A Question of Timing: What America Can Learn from the Revolt in Europe

Who’s an economy for? Voters in France and Greece have made it clear it’s not for the bond traders.

Referring to his own electoral woes, Prime Minister David Cameron wrote Monday in an article in the conservative Daily Telegraph: “When people think about the economy they don’t see it through the dry numbers of the deficit figures, trade balances or inflation forecasts — but instead the things that make the difference between a life that’s worth living and a daily grind that drags them down.”

Cameron, whose own economic policies have worsened the daily grind dragging down most Brits, may be sobered by what happened over the weekend in France and Greece – as well as his own poll numbers. Britain’s conservatives have been taking a beating.

In truth, the choice isn’t simply between budget-cutting austerity, on the one hand, and growth and jobs on the other.

It’s really a question of timing. And it’s the same issue on this side of the pond. If government slices spending too early, when unemployment is high and growth is slowing, it makes the debt situation far worse.

That’s because public spending is a critical component of total demand. If demand is already lagging, spending cuts further slow the economy – and thereby increase the size of the public debt relative to the size of the overall economy.

You end up with the worst of both worlds – a growing ratio of debt to the gross domestic product, coupled with high unemployment and a public that’s furious about losing safety nets when they’re most needed.

The proper sequence is for government to keep spending until jobs and growth are restored, and only then to take out the budget axe.

If Hollande’s new government pushes Angela Merkel in this direction, he’ll end up saving the euro and, ironically, the jobs of many conservative leaders throughout Europe – including Merkel and Cameron.

But he also has an important audience in the United States, where Republicans are trying to sell a toxic blend of trickle-down supply-side economics (tax cuts on the rich and on corporations) and austerity for everyone else (government spending cuts). That’s exactly the opposite of what’s needed now.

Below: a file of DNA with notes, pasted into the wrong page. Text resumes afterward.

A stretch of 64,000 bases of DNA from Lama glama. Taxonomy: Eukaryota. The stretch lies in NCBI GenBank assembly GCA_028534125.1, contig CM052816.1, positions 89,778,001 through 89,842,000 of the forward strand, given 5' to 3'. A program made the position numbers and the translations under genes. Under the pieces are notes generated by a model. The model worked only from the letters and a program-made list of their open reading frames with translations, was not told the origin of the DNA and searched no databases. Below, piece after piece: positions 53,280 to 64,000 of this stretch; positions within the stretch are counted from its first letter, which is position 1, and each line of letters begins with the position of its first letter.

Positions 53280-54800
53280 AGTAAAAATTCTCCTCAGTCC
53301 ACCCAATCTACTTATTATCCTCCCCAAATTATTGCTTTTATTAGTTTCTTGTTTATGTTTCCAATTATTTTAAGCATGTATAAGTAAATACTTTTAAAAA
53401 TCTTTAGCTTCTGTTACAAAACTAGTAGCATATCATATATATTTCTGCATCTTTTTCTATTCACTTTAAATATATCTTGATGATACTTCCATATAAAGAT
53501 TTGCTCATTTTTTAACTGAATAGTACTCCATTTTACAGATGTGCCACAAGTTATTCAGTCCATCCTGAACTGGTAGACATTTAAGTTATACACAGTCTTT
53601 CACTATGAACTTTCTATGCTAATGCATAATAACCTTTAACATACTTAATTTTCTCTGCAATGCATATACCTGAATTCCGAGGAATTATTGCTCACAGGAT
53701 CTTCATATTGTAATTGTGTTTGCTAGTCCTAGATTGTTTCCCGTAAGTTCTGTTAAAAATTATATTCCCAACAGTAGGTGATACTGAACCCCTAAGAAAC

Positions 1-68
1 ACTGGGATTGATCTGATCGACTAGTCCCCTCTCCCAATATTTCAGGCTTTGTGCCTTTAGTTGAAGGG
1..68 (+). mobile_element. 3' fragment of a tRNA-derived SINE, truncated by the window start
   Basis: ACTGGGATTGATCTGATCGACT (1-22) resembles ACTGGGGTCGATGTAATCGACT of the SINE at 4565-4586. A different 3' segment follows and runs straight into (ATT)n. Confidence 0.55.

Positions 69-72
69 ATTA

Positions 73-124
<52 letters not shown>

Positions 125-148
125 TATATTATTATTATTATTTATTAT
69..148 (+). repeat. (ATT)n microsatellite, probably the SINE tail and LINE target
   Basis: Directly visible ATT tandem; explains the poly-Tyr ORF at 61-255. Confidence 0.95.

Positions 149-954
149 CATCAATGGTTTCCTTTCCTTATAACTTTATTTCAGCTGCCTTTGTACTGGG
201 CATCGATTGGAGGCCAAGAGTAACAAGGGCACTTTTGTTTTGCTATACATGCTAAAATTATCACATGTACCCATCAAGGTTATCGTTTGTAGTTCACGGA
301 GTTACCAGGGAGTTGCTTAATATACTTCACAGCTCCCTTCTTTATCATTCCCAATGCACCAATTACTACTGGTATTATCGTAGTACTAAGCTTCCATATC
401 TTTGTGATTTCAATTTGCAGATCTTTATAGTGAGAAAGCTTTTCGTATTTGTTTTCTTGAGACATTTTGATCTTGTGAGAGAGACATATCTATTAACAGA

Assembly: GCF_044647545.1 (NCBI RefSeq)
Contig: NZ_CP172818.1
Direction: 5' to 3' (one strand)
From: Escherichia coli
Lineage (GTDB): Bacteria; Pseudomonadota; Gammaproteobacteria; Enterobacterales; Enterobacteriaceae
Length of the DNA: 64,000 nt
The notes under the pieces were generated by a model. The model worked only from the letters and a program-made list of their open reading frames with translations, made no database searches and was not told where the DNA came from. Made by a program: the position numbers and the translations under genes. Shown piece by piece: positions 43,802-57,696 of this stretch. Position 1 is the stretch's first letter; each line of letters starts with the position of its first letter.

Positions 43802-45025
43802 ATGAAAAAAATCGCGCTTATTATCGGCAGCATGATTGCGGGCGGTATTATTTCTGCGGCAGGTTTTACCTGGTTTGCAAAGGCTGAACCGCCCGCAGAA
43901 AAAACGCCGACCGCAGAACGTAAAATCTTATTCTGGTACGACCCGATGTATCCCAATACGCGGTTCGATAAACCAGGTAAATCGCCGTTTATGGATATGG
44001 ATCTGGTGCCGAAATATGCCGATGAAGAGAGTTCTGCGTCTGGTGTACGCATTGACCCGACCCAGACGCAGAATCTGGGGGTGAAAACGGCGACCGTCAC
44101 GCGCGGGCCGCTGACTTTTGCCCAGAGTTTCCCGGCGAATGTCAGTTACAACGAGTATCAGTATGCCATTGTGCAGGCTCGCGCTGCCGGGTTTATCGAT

Yes, America has a long-term budget deficit that’s scary. So does Europe. But the first priority in America and in Europe must be growth and jobs. That means rejecting austerity economics for now, while at the same time demanding that corporations and the rich pay their fair share of the cost of keeping everyone else afloat.

President Obama and the Democrats should set a clear trigger — say, 6 percent unemployment and two quarters of growth greater than 3 percent — before whacking the budget deficit.

And they should set that trigger now, during the election, so the public can give them a mandate on Election Day to delay the “sequestration” cuts (now scheduled to begin next year) until that trigger is met.

This post originally appeared at Robert Reich’s Blog and is posted with permission.

4 Responses to "A Question of Timing: What America Can Learn from the Revolt in Europe"

  1. barf   May 7, 2012 at 7:12 pm

    what do you mean "it's not for the bond traders." they don't even pay any taxes in Greece! Before "giving them all that money" was that simple fact even considered? I say yes "and that's why all the money ended up in Switzerland and Germany." That's not the bond traders! Those are called GERMAN BANKS. So i put it to you Mr. Important Person: "NOW WHAT?"

  2. Aint No   May 8, 2012 at 1:19 am

    The trigger's a pretty good idea. Give Obama some cover, the idiot.

  3. DiranM   May 8, 2012 at 2:37 am

    Although I am GOP and small government, I can agree with your economic arguments living in Greece and from a corporate finance background. Austerity has resulted in a massive increase of Greek public debt and deterioration of capacity to service it. Greece is almost a text book case of Fisher debt deflation. It also shows where 'pretend and extend' and Ponzi debt pyramids lead.

    Of course, Greece is in the strait jacket of an unsound and failing currency union and it is only salvation is to 'break the gold standard' and move back to national currency.

    The US is a much more complex case with a national currency, large productive base, proper central bank and much better economics team than the European Union.

  4. Percy Blakeney   May 8, 2012 at 3:03 am

    What humbug…as confirmed by OECD data there has been very little austerity to date with most European governments expenditure higher now than it was back in 2008.
    What has happened though is taxes have gone up and there have been no structural reforms undertaken.
    One thing we can all be confident of though is that the politicians and officials will always make the wrong decisions for the right reasons.